Kathmandu and Beijing have finalised a transit protocol that will give Nepal access to Chinese ports for trade with China and beyond. This will bring to an end Nepal’s heavy dependence on Indian ports for trade with other countries.
Officials of the two governments signed the protocol after a marathon meeting on Thursday night, giving final shape to the framework treaty signed between the two countries when Nepal Prime Minister K P Oli visited China in March 2016 in the wake of economic blockade by India.
An official release said the formalisation of the agreement allows the transit of goods from other countries to Nepal via all of China’s ports, including Tianjin, Shenzhen, Lianygang, Zhanziang and dryports that include Lhanzin, Lhasa and Shigatse.
Overland trade to and from Nepal is now routed mainly through Kolkata which takes up to three months, officials said. New Delhi has also opened the southern port at Vishakhapatnam for Nepali trade.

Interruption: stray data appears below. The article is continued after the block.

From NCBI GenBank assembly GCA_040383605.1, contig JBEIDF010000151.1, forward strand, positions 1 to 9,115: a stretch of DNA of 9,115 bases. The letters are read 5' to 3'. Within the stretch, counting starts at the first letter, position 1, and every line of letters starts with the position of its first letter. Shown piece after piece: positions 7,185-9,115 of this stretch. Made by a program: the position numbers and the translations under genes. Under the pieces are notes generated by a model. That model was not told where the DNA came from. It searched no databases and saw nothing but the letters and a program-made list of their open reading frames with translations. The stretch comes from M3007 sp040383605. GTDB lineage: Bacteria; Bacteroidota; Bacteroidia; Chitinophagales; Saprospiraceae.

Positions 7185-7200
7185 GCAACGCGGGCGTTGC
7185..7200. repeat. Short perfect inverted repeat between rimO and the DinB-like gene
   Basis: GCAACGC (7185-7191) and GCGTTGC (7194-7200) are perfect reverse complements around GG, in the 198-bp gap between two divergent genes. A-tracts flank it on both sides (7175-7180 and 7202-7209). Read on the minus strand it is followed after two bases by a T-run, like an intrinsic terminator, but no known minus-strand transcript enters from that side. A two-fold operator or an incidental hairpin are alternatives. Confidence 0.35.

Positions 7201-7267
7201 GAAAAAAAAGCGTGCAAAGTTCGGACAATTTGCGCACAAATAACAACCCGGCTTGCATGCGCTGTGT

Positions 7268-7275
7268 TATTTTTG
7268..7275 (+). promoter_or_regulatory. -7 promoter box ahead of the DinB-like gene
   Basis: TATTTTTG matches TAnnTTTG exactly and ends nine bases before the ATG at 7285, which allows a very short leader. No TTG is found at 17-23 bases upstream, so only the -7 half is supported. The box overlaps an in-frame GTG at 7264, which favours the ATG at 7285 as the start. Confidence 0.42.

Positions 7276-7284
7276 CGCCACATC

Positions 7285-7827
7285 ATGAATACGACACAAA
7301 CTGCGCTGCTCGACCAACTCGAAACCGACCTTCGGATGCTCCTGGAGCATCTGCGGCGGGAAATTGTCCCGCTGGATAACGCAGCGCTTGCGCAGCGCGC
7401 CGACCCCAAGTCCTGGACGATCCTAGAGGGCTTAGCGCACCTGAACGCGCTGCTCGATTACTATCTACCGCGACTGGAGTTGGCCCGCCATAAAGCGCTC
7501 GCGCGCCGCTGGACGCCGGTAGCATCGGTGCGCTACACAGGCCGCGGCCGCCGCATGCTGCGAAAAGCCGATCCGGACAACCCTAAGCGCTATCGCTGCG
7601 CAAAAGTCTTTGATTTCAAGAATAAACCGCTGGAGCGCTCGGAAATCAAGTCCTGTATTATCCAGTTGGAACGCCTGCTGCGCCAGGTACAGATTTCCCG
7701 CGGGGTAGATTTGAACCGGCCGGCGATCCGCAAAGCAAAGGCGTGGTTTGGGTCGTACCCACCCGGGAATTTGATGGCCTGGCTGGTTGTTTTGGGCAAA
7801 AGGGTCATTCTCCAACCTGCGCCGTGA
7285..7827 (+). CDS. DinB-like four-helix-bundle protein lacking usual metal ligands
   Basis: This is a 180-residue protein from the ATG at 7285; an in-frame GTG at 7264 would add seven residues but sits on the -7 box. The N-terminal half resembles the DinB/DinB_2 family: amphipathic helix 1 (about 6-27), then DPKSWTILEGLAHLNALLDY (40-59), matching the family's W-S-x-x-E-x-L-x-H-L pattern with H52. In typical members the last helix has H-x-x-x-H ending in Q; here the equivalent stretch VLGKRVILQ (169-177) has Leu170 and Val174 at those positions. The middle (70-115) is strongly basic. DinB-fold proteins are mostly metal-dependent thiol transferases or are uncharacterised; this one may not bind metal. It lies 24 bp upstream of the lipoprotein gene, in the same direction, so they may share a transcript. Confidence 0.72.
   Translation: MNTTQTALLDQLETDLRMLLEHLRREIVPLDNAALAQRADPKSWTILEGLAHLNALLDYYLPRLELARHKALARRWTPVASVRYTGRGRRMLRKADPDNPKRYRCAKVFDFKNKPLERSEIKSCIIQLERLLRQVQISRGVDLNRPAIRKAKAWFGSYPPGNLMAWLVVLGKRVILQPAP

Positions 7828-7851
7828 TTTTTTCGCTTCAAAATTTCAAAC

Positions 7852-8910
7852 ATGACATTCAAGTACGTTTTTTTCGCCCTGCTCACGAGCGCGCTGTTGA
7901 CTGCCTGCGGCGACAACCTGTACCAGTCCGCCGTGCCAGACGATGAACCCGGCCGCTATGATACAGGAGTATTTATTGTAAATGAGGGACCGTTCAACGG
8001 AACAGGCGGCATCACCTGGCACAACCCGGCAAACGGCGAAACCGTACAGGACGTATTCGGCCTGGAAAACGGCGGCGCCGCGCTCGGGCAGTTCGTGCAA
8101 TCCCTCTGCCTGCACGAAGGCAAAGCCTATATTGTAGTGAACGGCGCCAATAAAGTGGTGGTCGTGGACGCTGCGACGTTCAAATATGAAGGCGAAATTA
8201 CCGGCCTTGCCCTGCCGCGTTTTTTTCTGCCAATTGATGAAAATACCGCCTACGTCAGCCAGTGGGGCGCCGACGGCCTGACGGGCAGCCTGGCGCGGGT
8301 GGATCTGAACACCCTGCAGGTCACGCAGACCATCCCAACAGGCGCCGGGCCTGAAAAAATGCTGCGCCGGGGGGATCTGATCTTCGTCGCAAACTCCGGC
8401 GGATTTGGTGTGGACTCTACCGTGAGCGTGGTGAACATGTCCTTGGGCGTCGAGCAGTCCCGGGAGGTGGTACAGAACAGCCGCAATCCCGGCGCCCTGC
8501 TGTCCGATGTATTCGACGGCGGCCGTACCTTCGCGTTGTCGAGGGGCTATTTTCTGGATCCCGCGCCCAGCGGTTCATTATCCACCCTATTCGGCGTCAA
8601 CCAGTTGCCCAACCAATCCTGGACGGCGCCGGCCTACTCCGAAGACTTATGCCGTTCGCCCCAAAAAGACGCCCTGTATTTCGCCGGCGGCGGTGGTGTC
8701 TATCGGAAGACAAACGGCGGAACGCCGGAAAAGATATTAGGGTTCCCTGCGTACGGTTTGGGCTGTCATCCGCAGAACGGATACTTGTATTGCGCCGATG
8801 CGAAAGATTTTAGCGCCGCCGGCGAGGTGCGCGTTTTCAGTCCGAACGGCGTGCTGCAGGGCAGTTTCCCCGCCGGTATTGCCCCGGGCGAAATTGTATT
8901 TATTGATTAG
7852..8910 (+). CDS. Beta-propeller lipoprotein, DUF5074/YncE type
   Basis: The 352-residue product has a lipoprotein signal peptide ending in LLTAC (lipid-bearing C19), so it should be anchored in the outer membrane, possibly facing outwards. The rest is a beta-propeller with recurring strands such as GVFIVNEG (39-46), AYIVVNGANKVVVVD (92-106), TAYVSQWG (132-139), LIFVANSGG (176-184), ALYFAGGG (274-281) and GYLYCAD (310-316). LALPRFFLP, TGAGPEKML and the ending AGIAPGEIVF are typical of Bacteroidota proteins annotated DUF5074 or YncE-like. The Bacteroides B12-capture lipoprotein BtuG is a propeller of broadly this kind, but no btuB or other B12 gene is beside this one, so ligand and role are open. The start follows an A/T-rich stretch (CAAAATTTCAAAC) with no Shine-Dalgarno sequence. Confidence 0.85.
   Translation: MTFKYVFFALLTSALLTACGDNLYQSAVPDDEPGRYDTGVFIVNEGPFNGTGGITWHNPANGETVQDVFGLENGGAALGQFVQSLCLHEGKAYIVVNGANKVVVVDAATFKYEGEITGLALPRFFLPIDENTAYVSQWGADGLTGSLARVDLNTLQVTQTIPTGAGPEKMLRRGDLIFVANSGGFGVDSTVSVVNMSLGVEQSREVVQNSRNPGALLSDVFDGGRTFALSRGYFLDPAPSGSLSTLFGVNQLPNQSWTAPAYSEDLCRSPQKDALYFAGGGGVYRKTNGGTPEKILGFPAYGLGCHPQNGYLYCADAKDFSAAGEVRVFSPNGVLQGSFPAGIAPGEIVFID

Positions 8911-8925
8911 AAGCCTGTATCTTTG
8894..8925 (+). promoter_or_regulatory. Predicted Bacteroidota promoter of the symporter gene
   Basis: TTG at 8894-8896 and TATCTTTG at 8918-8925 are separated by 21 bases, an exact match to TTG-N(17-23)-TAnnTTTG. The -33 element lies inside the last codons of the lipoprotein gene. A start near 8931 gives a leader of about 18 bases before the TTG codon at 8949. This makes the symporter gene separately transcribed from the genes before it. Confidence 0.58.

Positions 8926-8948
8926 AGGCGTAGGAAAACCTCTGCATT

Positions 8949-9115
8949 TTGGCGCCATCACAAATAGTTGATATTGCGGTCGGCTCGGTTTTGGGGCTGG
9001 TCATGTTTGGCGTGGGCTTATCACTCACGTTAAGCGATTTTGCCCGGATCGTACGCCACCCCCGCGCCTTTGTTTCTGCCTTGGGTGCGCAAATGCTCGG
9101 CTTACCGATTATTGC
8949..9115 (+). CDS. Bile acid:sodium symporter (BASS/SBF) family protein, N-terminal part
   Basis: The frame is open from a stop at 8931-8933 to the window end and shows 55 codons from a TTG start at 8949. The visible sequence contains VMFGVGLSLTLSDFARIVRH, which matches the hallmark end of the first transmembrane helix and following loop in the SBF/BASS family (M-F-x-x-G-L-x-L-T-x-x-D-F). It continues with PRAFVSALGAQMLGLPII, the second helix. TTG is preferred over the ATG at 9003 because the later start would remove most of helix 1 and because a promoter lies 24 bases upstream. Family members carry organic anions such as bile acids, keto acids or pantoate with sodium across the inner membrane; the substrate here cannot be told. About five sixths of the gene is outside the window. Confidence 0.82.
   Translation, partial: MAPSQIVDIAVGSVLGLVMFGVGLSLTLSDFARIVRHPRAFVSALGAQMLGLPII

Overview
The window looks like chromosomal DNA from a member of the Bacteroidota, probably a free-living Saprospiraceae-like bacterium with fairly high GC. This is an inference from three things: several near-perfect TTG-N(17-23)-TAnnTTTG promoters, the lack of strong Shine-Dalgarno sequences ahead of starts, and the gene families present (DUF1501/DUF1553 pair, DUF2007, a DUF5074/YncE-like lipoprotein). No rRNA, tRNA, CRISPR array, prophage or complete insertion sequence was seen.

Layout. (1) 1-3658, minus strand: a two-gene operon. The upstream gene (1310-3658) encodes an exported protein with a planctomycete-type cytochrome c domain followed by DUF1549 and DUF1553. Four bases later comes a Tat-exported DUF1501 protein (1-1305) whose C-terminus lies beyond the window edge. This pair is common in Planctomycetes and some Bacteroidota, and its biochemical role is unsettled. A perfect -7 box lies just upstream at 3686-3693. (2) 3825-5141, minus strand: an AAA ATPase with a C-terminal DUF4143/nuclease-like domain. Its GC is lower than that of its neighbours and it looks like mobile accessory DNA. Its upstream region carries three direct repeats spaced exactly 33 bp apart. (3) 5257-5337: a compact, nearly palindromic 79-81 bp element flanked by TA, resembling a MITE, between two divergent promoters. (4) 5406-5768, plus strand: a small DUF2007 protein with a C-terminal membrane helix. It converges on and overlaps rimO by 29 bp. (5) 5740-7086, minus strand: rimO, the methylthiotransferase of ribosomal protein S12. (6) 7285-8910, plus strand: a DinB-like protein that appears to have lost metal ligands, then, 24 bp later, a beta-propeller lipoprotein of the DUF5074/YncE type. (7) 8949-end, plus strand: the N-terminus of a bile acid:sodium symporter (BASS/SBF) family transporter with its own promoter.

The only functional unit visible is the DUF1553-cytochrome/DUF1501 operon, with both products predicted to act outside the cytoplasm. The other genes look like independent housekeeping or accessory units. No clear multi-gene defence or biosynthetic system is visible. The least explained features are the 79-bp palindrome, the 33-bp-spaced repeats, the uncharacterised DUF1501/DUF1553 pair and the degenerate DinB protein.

Traders say the plan to connect the country with China could face issues due to a lack of proper roads and customs infrastructure on the Nepalese side of the border. The nearest Chinese port is also located more than 2,600 km from its border.
“Nepal must develop proper infrastructure for smooth access to Chinese ports. Without this simply opening of ports will not be useful,” said Anup Malla, an exporter of woollen carpets.
China is making fast inroads into Nepal with aid and investment, challenging India’s long-held position as the dominant outside power.
Beijing and Kathmandu are also in talks for building a railway link into Nepal, constructing an electric transmission line and are conducting a feasibility study for a free trade agreement.
With Reuters inputs
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